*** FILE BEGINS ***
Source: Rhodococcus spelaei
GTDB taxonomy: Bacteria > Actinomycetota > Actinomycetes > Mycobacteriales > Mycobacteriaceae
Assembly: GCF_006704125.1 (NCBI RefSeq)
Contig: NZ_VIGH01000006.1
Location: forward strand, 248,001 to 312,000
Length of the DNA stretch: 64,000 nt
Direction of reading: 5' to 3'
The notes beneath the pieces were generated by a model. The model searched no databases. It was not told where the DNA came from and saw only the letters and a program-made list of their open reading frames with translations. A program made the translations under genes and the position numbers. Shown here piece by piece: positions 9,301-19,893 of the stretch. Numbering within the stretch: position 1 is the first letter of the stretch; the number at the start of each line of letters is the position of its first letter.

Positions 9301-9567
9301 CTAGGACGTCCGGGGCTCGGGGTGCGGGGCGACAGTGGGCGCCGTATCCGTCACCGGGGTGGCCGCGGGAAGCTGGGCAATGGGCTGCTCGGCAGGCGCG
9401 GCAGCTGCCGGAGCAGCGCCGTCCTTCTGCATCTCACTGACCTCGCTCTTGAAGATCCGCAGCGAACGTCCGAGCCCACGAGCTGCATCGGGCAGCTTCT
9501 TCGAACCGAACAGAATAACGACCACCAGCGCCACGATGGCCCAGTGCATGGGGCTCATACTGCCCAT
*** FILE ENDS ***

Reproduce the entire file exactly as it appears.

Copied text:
Source: Rhodococcus spelaei
GTDB taxonomy: Bacteria > Actinomycetota > Actinomycetes > Mycobacteriales > Mycobacteriaceae
Assembly: GCF_006704125.1 (NCBI RefSeq)
Contig: NZ_VIGH01000006.1
Location: forward strand, 248,001 to 312,000
Length of the DNA stretch: 64,000 nt
Direction of reading: 5' to 3'
The notes beneath the pieces were generated by a model. The model searched no databases. It was not told where the DNA came from and saw only the letters and a program-made list of their open reading frames with translations. A program made the translations under genes and the position numbers. Shown here piece by piece: positions 9,301-19,893 of the stretch. Numbering within the stretch: position 1 is the first letter of the stretch; the number at the start of each line of letters is the position of its first letter.

Positions 9301-9567
9301 CTAGGACGTCCGGGGCTCGGGGTGCGGGGCGACAGTGGGCGCCGTATCCGTCACCGGGGTGGCCGCGGGAAGCTGGGCAATGGGCTGCTCGGCAGGCGCG
9401 GCAGCTGCCGGAGCAGCGCCGTCCTTCTGCATCTCACTGACCTCGCTCTTGAAGATCCGCAGCGAACGTCCGAGCCCACGAGCTGCATCGGGCAGCTTCT
9501 TCGAACCGAACAGAATAACGACCACCAGCGCCACGATGGCCCAGTGCATGGGGCTCATACTGCCCAT